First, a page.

How to Fail at Everything

There’s not a lot of advice I feel genuinely qualified to give. But my strategy to fail at virtually anything is simple and proven: act without purpose.

It’s not that I actually have failed at everything. I’ve certainly had my share of successes. That’s why I feel so clear on the strategy for failure. The common theme in every mistake I’ve made, project I’ve lost interest in, and conversation that has gone fully off the rails has been to start without the end in mind.

In my work as a litigation attorney I do a lot of writing. Every document I generate has a purpose, and I always start by outlining the points I need to make to best get the result I’m looking for. I need to be clear and concise, because I’m often bound by word or page limits. The beginning of the document always states in plain language what I’m asking the court to do, so the reader can have the purpose in mind as she proceeds through my arguments and evidence. I never, ever ramble incoherently.

Without a shred of humility I can say I’m pretty good at my job.

In contrast, I look to my personal life and the words that have a way of falling haphazardly out of my mouth. Such different results! I often find myself surprised and confused by what I’m saying, and then frustrated when I’m choking on my own foot. Again. My mouth needs a word count.

My tendency to ramble is sometimes quirkily charming (she tells herself), but is more often a conversational Hindenburg. Recently, it’s become apparent that I can’t rely on the benefit of the doubt when it comes to an unclear message. Gaps in understanding are often filled with malintent. This poses a problem for me as you can imagine. It’s fairly difficult to have functional relationships when you have to spend a lot of energy trying to overcome the presumption you’re a criminal mastermind. Probably this is one of the undisclosed costs of becoming licensed to practice law; no one trusts the lawyer.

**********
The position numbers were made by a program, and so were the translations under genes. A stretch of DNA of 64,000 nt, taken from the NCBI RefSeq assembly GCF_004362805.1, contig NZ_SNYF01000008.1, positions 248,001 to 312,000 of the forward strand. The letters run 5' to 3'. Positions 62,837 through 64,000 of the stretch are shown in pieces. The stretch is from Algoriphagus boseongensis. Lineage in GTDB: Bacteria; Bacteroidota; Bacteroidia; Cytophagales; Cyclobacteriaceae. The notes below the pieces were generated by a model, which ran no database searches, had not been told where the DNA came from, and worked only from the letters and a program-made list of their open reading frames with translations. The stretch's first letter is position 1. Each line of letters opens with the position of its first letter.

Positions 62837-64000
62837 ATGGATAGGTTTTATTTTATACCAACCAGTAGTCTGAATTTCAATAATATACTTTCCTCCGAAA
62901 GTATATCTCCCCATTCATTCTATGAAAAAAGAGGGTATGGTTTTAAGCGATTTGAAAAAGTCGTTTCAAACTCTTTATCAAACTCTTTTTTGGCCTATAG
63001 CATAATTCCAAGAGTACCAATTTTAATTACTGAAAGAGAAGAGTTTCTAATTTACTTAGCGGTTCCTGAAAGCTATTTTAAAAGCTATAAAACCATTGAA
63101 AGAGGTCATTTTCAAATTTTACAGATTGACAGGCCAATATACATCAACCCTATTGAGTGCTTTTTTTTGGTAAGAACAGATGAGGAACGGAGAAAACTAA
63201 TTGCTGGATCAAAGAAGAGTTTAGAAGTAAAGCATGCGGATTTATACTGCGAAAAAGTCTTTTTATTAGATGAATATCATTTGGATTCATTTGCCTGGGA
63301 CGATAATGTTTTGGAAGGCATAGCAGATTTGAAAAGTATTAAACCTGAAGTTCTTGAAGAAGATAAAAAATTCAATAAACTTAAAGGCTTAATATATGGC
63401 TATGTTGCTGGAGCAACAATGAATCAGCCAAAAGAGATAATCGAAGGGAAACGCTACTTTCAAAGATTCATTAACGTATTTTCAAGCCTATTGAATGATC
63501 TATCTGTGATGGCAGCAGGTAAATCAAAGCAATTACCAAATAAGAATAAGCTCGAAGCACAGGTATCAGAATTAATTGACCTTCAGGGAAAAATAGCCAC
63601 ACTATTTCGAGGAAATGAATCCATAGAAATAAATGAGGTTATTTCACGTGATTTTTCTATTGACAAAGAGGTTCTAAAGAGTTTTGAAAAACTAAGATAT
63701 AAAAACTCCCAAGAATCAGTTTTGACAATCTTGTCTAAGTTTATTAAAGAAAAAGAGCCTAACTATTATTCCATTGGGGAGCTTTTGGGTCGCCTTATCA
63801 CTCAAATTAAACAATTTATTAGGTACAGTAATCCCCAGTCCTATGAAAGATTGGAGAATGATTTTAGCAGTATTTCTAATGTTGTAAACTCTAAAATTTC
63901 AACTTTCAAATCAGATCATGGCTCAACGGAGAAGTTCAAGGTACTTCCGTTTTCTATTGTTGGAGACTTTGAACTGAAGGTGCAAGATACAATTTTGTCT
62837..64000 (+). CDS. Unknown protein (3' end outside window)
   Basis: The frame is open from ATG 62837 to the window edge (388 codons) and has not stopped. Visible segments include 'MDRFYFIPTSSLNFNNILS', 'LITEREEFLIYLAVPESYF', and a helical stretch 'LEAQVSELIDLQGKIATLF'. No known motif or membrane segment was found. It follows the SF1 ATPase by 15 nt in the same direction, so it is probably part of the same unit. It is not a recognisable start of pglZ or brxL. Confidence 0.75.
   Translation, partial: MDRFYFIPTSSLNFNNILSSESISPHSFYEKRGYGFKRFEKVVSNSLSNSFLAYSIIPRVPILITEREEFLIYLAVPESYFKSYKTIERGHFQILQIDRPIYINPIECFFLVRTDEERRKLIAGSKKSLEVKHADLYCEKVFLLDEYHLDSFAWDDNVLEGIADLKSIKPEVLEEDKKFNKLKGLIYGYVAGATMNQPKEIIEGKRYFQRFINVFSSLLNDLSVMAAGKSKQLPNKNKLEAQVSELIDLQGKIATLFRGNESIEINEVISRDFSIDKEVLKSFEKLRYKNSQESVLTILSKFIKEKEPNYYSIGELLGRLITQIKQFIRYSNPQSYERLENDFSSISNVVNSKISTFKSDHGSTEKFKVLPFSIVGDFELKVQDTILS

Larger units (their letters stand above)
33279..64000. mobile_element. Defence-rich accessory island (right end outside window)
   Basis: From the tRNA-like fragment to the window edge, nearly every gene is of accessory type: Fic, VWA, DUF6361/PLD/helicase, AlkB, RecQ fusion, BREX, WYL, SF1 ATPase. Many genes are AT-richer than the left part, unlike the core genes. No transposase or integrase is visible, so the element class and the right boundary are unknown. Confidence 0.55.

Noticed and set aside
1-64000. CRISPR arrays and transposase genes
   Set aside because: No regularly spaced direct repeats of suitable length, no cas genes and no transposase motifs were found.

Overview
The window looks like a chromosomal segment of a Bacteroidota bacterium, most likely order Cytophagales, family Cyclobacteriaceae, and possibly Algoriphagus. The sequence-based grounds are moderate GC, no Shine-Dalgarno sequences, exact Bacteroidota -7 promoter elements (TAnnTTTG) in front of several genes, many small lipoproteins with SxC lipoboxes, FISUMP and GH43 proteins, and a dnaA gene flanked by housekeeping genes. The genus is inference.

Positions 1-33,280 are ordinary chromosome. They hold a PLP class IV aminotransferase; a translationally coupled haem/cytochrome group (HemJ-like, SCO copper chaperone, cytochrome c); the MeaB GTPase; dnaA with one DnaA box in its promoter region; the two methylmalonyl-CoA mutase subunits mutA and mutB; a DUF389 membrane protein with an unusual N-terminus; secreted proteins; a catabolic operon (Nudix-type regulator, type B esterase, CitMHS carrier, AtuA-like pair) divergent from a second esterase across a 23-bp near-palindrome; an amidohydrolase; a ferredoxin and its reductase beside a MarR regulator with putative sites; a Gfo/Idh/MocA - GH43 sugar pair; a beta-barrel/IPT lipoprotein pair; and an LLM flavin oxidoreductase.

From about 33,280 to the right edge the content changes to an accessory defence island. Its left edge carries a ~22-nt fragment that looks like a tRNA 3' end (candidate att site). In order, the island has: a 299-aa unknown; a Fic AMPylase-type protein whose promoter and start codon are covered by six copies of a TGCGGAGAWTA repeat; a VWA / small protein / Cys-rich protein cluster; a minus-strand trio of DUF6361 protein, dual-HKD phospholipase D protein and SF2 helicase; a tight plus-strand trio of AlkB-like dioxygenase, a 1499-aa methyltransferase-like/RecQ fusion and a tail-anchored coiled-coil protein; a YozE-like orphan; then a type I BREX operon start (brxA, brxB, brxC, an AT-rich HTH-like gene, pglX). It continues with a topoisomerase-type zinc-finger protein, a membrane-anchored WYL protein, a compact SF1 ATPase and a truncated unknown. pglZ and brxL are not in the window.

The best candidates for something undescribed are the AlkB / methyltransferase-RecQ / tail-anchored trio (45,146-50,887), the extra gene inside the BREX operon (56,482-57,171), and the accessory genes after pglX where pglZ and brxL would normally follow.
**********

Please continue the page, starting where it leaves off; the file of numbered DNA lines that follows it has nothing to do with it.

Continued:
I regularly remind myself to assume good intent. This is hard. It started out as something I thought about because it felt like the right thing to do, but the more I practice it the more it becomes apparent how much it benefits me. I’ve seen the toll it takes on people to feel like the world is out to get them. When you assume positive intent, you don’t constantly feel the need to watch your back. You don’t have to parse every word of every communication for the hidden trap. This is not to say I don’t employ a healthy amount of skepticism. That is also necessary. I just don’t assume every opposing counsel spends the day plotting my personal downfall.

I can’t rely on others to assume my intent is good. I hope for their own benefit everyone works to master this skill, but it’s not the solution to my struggle. I’ve realized recently that the way to keep the gaps in understanding from filling up with evil green goo is to close the gaps. That’s something I can own. I’m going to work harder to treat important conversations like summary judgment motions. I’ll start with the end in mind, outline my thoughts, and stay within my word count limit.

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